It all makes for an incredibly riveting 85 minutes of history and hockey. Seen primarily through the eyes of Fetisov, the greatest defenseman Russia has ever produced and one of the greatest of all-time, Polsky’s film is a study of the progression of the Soviet-Russian game from the 1950s through its deterioration in the 1990s to today. It has incredible footage of early hockey players going through drills under coaching legend Anatoli Tarasov, executing somersaults on the ice in full equipment with Tarasov on his knees in the background saying, “You’ll become great hockey players. And great men.” (The biggest strength of the film is the archival footage, which comes courtesy of Paul Patskou.)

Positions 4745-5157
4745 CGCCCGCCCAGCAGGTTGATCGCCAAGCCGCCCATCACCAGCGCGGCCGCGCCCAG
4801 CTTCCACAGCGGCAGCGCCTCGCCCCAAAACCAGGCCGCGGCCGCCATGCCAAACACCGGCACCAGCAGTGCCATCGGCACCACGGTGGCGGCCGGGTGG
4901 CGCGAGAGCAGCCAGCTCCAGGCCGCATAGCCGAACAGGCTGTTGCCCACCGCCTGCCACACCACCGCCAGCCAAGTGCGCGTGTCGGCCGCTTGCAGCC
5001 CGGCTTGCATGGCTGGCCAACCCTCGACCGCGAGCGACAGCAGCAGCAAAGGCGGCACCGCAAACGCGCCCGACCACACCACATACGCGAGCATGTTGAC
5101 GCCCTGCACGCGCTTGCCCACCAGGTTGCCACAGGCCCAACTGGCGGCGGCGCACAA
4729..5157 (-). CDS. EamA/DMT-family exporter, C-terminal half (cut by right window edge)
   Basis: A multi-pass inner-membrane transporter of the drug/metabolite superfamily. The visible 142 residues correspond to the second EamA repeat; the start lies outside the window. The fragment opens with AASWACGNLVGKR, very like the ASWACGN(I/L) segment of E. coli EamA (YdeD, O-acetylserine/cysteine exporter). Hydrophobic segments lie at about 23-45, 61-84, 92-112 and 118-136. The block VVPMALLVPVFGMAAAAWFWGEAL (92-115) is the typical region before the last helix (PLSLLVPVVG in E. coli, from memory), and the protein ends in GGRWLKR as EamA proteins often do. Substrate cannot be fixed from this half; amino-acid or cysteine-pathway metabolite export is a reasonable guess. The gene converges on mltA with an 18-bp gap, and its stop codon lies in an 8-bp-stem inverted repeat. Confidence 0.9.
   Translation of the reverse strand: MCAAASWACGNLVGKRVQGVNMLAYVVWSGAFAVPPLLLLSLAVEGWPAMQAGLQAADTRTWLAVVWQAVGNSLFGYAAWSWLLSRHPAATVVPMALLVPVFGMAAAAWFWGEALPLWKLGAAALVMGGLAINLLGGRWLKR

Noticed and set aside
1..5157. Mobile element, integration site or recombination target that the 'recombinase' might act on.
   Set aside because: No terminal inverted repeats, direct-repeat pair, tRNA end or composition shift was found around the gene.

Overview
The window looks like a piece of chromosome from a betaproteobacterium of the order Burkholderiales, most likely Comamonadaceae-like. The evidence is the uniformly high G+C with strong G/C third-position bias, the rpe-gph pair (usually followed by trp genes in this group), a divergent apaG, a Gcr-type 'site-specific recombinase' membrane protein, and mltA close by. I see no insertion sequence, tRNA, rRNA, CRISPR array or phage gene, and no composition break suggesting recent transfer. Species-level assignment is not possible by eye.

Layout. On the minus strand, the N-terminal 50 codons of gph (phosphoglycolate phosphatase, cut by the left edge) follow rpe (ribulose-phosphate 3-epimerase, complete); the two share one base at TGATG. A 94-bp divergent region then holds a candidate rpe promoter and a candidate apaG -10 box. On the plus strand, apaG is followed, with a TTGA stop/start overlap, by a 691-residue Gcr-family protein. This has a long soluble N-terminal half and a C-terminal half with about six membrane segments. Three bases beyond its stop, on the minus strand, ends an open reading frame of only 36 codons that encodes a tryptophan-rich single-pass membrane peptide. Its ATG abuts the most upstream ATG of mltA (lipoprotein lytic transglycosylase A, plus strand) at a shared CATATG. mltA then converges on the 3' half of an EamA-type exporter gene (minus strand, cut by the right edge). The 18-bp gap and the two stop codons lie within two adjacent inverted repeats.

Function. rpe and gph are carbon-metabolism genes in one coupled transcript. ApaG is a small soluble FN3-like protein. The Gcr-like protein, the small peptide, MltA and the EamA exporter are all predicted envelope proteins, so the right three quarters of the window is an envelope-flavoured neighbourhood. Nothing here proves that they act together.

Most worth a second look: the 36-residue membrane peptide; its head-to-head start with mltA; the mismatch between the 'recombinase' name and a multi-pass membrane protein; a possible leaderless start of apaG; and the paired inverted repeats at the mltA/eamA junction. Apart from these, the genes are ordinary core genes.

There is film of Tarasov moving chess pawns on a hockey rink diagram – a subtle glimpse of how the players would feel playing later for the dictatorial Tikhonov – and dancing with members of the Bolshoi Ballet. A Red Army recruit from the age of eight, Fetisov talks about his career and the bond he shared with the other members of the Russian Five – defense partner Alexei Kasatonov and forwards Sergei Makarov, Igor Larionov and Vladimir Krutov. One of the most gripping parts of the film comes when Polsky goes through footage of the game between USA and Russia at the 1980 Olympics. At times, Fetisov looks away as though he’s living the nightmare all over again. Other times he appears concerned and despondent. And by the end he has tears in his eyes.